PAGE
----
Social pressure

Many people may find that they want to fit in with society. Because of this, many businesses might frame their products in a way that puts pressure on you to purchase to join a pool of loyal clients. 

For example: A musician may claim that millions of people listen to them. You may want to join in because so many other people are doing it. It can feel like an excellent or worthwhile gain to be a part of something that connects you with other people, even if it doesn't physically connect you with them. 

This can apply even in the context of a gain that could be statistically unlikely.  Let's look at the lottery, for example. You might have a 1 in 42 million chance of winning the lottery. The odds are generally not in your favor to win. However, marketers might present the lottery with a frame that makes it seem like a chance for significant financial gain—which can overshadow any doubt you might be feeling. You might see this in catchphrases such as: "One person has to win. It could be you”.

The framing effect may influence different demographics in different ways. Teenagers and young adults, for example, have been scientifically suggested to display riskier behavior, with many leading researchers believing that risk-based behaviors may decrease as people age. Therefore, products designed for older people might have more positive framing, whereas products for younger people may take a different approach.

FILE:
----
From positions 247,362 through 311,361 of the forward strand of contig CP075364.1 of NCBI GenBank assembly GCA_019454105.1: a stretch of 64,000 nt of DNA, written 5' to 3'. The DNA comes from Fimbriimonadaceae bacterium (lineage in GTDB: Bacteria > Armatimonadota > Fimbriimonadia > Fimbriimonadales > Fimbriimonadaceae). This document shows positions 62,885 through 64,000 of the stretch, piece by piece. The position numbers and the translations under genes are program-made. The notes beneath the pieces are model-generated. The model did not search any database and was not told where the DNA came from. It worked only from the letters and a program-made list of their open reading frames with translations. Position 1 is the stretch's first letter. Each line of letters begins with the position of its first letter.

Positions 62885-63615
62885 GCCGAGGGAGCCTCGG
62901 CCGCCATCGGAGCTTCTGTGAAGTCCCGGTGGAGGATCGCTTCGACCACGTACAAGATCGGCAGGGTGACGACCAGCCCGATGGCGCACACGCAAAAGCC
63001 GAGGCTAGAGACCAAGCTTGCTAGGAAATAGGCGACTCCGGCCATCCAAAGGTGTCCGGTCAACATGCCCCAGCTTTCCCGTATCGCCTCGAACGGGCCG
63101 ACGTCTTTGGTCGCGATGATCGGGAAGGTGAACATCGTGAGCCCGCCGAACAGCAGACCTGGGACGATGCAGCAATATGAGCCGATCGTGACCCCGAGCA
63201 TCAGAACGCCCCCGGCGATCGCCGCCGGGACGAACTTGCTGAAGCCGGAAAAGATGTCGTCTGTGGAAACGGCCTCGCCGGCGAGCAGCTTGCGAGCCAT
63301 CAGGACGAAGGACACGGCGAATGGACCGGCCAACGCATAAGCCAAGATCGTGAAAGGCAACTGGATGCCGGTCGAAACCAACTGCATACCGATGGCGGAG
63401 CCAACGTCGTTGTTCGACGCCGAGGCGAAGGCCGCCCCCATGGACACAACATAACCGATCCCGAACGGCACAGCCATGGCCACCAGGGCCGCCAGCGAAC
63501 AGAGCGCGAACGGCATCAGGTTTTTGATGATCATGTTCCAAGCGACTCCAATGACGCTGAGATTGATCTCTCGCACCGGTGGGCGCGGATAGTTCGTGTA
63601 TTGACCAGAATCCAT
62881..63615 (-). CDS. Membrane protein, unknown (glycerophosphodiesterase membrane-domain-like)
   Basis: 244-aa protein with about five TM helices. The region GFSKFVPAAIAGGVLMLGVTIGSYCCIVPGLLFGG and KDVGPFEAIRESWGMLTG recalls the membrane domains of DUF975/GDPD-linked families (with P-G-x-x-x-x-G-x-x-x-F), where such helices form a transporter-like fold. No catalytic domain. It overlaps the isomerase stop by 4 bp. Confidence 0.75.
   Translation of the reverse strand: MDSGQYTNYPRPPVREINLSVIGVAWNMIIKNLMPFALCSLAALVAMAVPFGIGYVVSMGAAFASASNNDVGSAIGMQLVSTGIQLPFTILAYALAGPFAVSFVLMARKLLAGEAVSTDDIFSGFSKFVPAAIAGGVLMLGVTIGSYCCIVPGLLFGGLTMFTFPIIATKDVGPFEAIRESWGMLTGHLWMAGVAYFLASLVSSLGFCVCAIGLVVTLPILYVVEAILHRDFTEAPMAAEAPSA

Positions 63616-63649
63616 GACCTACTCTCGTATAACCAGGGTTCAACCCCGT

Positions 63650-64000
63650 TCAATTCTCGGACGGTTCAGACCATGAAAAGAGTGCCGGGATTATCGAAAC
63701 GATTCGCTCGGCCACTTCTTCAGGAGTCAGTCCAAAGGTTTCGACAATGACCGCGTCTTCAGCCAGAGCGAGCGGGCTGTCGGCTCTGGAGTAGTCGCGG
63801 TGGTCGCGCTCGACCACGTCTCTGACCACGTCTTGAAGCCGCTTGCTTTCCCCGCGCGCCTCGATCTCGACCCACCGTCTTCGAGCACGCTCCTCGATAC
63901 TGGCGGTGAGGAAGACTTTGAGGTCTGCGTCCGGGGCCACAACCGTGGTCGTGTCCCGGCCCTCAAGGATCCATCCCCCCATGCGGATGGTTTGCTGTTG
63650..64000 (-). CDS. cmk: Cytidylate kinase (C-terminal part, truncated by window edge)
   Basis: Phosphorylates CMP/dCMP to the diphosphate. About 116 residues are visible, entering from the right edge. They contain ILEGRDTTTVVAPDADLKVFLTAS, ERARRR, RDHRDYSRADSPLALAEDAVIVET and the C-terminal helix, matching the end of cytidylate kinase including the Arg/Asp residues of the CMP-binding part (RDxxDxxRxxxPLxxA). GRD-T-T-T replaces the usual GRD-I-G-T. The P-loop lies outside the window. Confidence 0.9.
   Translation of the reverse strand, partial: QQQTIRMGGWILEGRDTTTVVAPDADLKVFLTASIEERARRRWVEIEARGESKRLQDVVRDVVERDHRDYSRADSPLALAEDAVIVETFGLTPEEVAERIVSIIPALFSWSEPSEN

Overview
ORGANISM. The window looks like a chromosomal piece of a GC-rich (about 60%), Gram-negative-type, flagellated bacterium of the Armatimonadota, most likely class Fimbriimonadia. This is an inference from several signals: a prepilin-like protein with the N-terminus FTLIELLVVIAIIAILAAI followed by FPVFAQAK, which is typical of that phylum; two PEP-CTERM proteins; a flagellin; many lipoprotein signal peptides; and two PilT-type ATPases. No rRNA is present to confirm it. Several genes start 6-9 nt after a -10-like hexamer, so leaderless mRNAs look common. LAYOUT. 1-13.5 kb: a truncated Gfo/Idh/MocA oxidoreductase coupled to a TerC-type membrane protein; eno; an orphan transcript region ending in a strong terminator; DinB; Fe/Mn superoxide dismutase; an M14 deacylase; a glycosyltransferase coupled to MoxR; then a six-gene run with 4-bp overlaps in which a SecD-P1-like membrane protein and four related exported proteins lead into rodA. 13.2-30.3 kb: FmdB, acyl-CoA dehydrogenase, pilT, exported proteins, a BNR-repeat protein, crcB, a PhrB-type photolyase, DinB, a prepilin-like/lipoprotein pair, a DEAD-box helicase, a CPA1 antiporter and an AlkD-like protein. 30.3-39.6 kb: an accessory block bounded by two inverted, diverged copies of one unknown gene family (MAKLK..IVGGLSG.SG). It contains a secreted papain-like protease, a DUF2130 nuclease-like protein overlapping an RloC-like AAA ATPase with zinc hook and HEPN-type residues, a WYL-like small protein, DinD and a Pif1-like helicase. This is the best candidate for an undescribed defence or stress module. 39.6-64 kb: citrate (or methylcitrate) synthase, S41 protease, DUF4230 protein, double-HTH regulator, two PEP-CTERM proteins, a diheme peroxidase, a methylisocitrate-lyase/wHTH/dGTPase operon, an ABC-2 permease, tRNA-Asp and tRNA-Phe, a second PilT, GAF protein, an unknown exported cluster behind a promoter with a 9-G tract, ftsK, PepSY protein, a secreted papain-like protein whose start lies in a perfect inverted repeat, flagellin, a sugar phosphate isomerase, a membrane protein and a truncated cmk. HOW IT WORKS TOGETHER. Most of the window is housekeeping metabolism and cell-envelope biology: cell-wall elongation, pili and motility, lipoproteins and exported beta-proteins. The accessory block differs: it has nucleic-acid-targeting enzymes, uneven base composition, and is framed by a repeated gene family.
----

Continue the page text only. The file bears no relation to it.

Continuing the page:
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Experiencing the effects of framing psychology?

How does framing influence you?

Some people might have proclivities, mental health conditions, or insecurities that may make them more susceptible to framing than others. Understanding this can help someone take the appropriate steps to guard themselves and mitigate their personal framing-related risks. Online therapy can also be a helpful resource, as a therapist can help many to identify their risk profile and the personal effects that framing can have on their life. 

Can online therapy help people experiencing framing effects?

Online therapists can use framing techniques to help you to actively mitigate the effects of framing. Additionally, learning how to see something from a different point of view can give new insights when it comes to making decisions or managing situations, and can also help you guard your perspective so that you are not too easily swayed. Reframing is often taught through cognitive behavior therapy (CBT), which can also help strengthen your critical thinking skills.

With this in mind, we might consider the possible barriers that many may face with in-person therapeutic intervention. Sometimes, we don’t have time to travel to a therapist’s office! Online therapy can be a strong alternative option in this context, empowering many to connect with a counselor at any time from their home or safe space. 

Is online therapy worth it? 

A study published in Frontiers in Psychiatry found details that suggest that online therapy offers clinical outcomes that are comparable to traditional therapy for youths and adults who are seeking psychological support for a range of mental health conditions and needs. 

Takeaway

Becoming aware of the framing effect can help you critically evaluate any given choice that's presented to you—possibly offering a higher degree of awareness that can help you make better decisions. Online therapy can be a helpful supportive option as well. BetterHelp can connect you with an online therapist in need.